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Cancer. 2019 Aug 15;125(16):2846-2855. doi: 10.1002/cncr.32143. Epub 2019 Apr 23.

A randomized controlled trial of a wearable technology-based intervention for increasing moderate to vigorous physical activity and reducing sedentary behavior in breast cancer survivors: The ACTIVATE Trial.

Author information

1
Cancer Epidemiology Division, Cancer Council Victoria, Melbourne, Victoria, Australia.
2
Centre for Epidemiology and Biostatistics, Melbourne School of Population and Global Health, The University of Melbourne, Melbourne, Victoria, Australia.
3
Physical Activity Laboratory, Baker Heart and Diabetes Institute, Melbourne, Victoria, Australia.
4
Medical Oncology, St. Vincent's Hospital, Melbourne, Victoria, Australia.
5
Cancer Prevention Research Centre, School of Public Health, The University of Queensland, Brisbane, Queensland, Australia.
6
Kaiser Permanente Washington Health Research Institute, Seattle, Washington.
7
Australian Centre for Precision Health, School of Health Sciences, University of South Australia Cancer Research Institute, Adelaide, South Australia, Australia.
8
Faculty of Health Disciplines, Athabasca University, Athabasca, Alberta, Canada.
9
Department of General Practice, Melbourne Medical School, The University of Melbourne, Melbourne, Victoria, Australia.
10
Department of Cancer Epidemiology and Prevention Research, Alberta Health Services, Calgary, Alberta, Canada.
11
Department of Oncology, Cumming School of Medicine, University of Calgary, Calgary, Alberta, Canada.
12
Department of Community Health Sciences, Cumming School of Medicine, University of Calgary, Calgary, Alberta, Canada.

Abstract

BACKGROUND:

The benefits of an active lifestyle after a breast cancer diagnosis are well recognized, but the majority of survivors are insufficiently active. The ACTIVATE Trial examined the efficacy of an intervention (use of the Garmin Vivofit 2 activity monitor coupled with a behavioral feedback and goal-setting session and 5 telephone-delivered health coaching sessions) to increase moderate to vigorous physical activity (MVPA) and reduce sedentary behavior in breast cancer survivors.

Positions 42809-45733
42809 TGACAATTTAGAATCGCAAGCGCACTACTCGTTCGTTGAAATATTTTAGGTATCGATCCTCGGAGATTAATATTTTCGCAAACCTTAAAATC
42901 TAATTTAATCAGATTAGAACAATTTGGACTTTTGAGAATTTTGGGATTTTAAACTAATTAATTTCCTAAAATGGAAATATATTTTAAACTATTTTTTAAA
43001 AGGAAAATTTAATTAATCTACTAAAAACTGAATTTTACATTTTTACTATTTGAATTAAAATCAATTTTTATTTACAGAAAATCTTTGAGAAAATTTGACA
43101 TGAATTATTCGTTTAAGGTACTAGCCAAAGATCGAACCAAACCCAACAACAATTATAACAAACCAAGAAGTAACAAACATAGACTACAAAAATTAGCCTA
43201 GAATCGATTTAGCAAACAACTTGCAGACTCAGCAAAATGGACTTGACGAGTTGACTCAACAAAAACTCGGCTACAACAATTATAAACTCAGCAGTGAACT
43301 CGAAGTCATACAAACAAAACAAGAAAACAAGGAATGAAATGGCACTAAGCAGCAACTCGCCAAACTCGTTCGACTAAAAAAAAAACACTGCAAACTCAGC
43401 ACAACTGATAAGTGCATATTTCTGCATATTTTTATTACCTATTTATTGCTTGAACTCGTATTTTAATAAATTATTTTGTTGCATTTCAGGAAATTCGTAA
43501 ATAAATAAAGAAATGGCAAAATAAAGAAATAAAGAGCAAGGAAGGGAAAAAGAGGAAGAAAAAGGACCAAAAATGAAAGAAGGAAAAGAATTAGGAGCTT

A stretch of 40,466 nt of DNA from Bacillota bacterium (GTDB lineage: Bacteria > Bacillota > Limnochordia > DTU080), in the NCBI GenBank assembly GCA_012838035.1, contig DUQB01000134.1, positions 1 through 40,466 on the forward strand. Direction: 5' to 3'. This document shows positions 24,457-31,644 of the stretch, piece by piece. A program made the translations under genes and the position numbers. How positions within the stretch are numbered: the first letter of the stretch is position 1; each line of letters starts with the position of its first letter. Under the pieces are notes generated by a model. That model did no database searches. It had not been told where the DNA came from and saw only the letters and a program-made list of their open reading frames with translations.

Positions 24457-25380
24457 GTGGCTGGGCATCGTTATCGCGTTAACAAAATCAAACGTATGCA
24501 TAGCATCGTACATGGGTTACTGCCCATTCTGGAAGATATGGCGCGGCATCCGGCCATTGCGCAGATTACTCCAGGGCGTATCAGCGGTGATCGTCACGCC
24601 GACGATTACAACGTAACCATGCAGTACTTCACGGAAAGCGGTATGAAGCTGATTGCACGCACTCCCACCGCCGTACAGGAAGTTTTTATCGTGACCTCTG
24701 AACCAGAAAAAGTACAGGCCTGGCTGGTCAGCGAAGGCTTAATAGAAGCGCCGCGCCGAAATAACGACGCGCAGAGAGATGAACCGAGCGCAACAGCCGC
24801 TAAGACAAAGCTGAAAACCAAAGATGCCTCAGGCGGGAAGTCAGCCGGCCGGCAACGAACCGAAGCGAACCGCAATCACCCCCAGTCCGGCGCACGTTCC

METHODS:

This randomized controlled trial recruited 83 inactive, postmenopausal women diagnosed with stage I-III breast cancer who had completed primary treatment. Participants were randomly assigned to the intervention group or to the control group, and the intervention was delivered over a 12-week period. MVPA and sedentary behavior were measured with Actigraph and activPAL accelerometers at baseline (T1) and at the end of the intervention (T2).

RESULTS:

Retention in the trial was high, with 80 (96%) of participants completing T2 data collection. At T2, there was a significant between-group difference in MVPA (69 min/wk; 95% CI = 22-116) favoring the intervention group. The trial resulted in a statistically significant decrease in both total sitting time and prolonged bouts (≥20 min) of sitting, with between-group reductions of 37 min/d (95% CI = -72 to -2) and 42 min/d (95% CI = -83 to -2), respectively, favoring the intervention group.

CONCLUSION:

Results from the ACTIVATE Trial suggest that the use of wearable technology presents an inexpensive and scalable opportunity to facilitate more active lifestyles for cancer survivors. Whether or not such wearable technology-based interventions can create sustainable behavioral change should be the subject of future research.

KEYWORDS:

accelerometry; breast neoplasms; exercise; fitness trackers; randomized controlled trial; sedentary lifestyle; survivors

PMID:
31012970
DOI:
10.1002/cncr.32143

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